The Cinque Terre, a UNESCO World Heritage Site, is a group of five towns perched on the dramatic coastline of Italy, just north of Pisa. The towns are easily recognizable, with their pastel buildings stacked on top of one another, overlooking the harbors below. Each town offers something a little bit different than the others, and part of the fun of visiting the Cinque Terre is picking your favorite one. Hiking the Cinque Terre is one of the best ways to explore these five towns.
Hiking the Cinque Terre
About the Trail
The towns can be visited by bus, boat, train, or by hiking trail. We chose the hiking option.
There is a 11 km trail (called the Blue Trail) connecting Riomaggiore to Monterosso al Mare. Some portions of the trail are very easy to walk, such as the paved section connecting Riomaggiore to Manarola, and other sections climb up and over hillsides with spectacular views along the coast. It takes about 5 hours to hike the entire distance, not counting the time to explore and linger in each town.
In order to hike the trail we had to purchase tickets. There are various options for this, but the ticket is absolutely necessary. At every town we had to pass a checkpoint and show our tickets. We purchased the Treno Cinque Terre Card, which gave us unlimited trips on the trains for the day.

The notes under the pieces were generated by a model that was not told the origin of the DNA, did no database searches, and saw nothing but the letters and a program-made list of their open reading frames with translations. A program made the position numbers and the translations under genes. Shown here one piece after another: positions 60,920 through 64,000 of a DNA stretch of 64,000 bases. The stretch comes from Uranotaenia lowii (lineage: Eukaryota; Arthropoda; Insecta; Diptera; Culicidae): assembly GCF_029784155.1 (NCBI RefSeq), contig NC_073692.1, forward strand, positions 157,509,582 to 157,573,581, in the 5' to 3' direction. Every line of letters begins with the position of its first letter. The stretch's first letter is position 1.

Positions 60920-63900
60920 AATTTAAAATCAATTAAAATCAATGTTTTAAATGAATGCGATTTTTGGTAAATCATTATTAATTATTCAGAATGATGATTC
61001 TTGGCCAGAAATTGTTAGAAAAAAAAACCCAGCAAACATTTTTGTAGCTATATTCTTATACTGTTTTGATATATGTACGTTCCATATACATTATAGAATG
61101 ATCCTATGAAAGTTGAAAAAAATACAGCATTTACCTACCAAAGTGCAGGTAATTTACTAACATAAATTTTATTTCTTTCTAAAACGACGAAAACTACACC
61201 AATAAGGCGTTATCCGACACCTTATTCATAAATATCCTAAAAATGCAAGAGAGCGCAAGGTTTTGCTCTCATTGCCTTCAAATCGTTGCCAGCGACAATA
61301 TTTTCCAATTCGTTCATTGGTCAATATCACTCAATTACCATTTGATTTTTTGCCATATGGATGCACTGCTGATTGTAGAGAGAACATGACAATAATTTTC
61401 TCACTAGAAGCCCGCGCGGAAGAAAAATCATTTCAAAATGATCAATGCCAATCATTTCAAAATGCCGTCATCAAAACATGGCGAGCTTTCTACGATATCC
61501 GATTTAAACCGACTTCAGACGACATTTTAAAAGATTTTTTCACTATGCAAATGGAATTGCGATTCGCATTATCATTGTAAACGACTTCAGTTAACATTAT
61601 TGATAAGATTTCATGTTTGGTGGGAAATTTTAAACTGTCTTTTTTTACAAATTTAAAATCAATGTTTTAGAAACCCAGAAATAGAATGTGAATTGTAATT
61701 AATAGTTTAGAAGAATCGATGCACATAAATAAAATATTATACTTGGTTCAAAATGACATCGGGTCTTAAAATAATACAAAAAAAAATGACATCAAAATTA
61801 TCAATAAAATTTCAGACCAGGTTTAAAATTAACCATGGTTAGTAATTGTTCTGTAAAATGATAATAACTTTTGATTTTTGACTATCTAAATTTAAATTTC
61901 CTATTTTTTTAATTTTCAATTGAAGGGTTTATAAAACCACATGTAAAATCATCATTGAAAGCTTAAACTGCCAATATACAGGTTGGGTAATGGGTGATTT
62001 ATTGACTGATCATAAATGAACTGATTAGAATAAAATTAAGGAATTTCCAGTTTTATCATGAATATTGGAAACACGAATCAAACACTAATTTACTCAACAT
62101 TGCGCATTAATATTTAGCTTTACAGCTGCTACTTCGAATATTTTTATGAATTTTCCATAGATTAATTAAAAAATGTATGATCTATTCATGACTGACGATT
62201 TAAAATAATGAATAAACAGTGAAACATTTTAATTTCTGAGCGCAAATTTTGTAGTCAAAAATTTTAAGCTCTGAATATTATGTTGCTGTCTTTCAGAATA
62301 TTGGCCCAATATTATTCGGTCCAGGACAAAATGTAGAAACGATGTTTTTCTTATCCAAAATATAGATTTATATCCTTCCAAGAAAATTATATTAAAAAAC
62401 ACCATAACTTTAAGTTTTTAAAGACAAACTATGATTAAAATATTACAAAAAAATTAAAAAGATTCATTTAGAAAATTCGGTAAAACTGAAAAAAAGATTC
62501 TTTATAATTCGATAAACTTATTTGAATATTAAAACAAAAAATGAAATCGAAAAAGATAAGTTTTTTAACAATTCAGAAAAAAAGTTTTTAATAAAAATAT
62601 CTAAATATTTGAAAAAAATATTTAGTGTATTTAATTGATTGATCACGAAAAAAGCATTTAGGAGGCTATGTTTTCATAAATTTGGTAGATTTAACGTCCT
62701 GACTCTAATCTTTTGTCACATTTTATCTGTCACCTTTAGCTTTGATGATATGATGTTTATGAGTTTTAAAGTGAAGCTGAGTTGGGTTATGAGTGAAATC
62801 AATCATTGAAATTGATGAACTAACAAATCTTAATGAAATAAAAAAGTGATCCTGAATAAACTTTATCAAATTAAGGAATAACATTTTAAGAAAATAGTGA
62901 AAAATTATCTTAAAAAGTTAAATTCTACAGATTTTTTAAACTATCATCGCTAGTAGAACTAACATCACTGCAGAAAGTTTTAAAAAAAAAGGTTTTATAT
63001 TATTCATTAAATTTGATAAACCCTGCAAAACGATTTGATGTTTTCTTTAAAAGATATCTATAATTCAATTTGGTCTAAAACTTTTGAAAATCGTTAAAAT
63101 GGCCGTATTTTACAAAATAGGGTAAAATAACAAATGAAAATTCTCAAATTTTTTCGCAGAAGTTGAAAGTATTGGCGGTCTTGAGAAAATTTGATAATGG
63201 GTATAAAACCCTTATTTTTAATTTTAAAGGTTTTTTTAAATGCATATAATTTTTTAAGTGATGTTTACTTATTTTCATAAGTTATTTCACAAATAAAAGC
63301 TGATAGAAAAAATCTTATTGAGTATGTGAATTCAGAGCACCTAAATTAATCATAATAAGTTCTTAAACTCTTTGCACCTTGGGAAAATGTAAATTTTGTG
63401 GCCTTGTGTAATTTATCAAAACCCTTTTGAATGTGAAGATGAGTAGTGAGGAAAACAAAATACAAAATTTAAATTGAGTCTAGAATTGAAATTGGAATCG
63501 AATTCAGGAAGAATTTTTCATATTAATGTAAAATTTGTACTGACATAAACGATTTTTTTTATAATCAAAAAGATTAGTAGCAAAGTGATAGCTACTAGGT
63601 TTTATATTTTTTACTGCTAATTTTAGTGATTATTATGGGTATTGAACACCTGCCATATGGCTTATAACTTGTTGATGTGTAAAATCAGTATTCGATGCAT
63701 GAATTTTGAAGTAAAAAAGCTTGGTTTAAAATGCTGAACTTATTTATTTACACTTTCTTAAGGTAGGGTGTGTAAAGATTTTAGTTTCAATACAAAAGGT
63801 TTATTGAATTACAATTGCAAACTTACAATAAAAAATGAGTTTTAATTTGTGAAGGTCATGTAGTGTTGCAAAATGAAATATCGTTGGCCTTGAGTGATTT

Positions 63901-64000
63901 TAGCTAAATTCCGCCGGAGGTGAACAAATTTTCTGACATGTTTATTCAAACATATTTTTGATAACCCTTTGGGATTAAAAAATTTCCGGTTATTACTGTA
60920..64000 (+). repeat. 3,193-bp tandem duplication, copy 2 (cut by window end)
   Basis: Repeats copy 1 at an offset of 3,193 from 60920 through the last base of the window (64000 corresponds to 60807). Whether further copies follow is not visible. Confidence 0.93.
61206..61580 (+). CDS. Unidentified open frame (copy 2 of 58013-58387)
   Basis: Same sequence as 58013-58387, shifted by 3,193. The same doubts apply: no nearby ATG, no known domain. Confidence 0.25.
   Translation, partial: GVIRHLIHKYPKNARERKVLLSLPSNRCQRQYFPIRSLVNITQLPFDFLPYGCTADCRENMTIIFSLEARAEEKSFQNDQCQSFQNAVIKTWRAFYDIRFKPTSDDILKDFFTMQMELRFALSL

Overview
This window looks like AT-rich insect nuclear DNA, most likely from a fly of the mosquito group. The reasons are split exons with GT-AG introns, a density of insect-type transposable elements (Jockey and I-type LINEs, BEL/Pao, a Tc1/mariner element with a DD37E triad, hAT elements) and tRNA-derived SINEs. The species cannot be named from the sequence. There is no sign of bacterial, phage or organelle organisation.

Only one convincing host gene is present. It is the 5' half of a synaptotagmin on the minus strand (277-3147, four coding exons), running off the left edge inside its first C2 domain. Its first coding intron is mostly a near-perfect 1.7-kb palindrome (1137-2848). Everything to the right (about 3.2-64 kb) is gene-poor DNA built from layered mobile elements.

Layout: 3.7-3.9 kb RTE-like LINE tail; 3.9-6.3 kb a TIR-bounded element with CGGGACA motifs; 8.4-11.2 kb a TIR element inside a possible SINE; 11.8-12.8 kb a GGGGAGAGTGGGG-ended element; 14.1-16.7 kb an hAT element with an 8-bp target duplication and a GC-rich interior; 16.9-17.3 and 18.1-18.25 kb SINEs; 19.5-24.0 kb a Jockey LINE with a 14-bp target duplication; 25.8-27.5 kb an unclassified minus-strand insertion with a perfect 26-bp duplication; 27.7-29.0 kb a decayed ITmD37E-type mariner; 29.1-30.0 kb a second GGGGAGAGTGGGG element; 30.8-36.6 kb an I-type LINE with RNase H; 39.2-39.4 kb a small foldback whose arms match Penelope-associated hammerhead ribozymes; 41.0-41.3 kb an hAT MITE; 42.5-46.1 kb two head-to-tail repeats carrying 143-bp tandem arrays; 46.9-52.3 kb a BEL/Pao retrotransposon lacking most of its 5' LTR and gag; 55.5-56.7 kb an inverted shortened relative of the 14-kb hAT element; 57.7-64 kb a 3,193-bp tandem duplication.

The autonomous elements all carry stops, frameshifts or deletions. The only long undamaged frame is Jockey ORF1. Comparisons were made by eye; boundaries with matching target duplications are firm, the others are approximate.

Distances and Difficulty Levels on the Blue Trail:
- Riomaggiore to Manarola: 1.5 km, easy, 30 minutes, also called “Lover’s Lane”
- Manarola to Corniglia: 3 km, easy, 1 hour
- Corniglia to Vernazza: 4 km, moderate, 1.5 hours
- Vernazza to Monterosso: 3.5 km, moderate, 1.5 hours
Important Update: One of our readers just informed us that the trail between Riomaggiore and Corniglia is permanently closed until 2021 for restoration.
Town #1: Riomaggiore
Our day started off very warm, without a cloud in the sky. We chose to start in Riomaggiore, because we wanted to end with a swim in the ocean at Monterosso’s beach. Unfortunately, the first section of trail, the easiest section to Manarola, was closed because of a recent rock slide. This was not a good start to our day.
We had the option to take the train to Manarola or hike a much more difficult trail (not the Blue Trail) to the next town. Anxious to get started and not thrilled about having to wait 45 minutes for the next train, we chose to hoof it over the mountain.
After some difficulty finding the trailhead, our hike finally started. The trail took us up a succession of stone staircases and steep hill climbs. Within minutes we were out of breath and very hot. Who’s idea was this?
The trail on top of the mountain took us through vineyards. We were rewarded for our hard work with great views over Riomaggiore and the coastline. Since we were one of the only crazy ones who decided to make this climb we were almost on our own.
During the descent into Manarola Tim had a wipeout. He turned to look back at Tyler, who was stumbling, and in the process Tim’s foot slipped off of the trail. His weight pitched him off the trail, he fell through some brush and landed on the hillside five feet below the level of the trail. Tim somehow emerged from this without a scratch on him, giving us all a good laugh.
Town #2: Manarola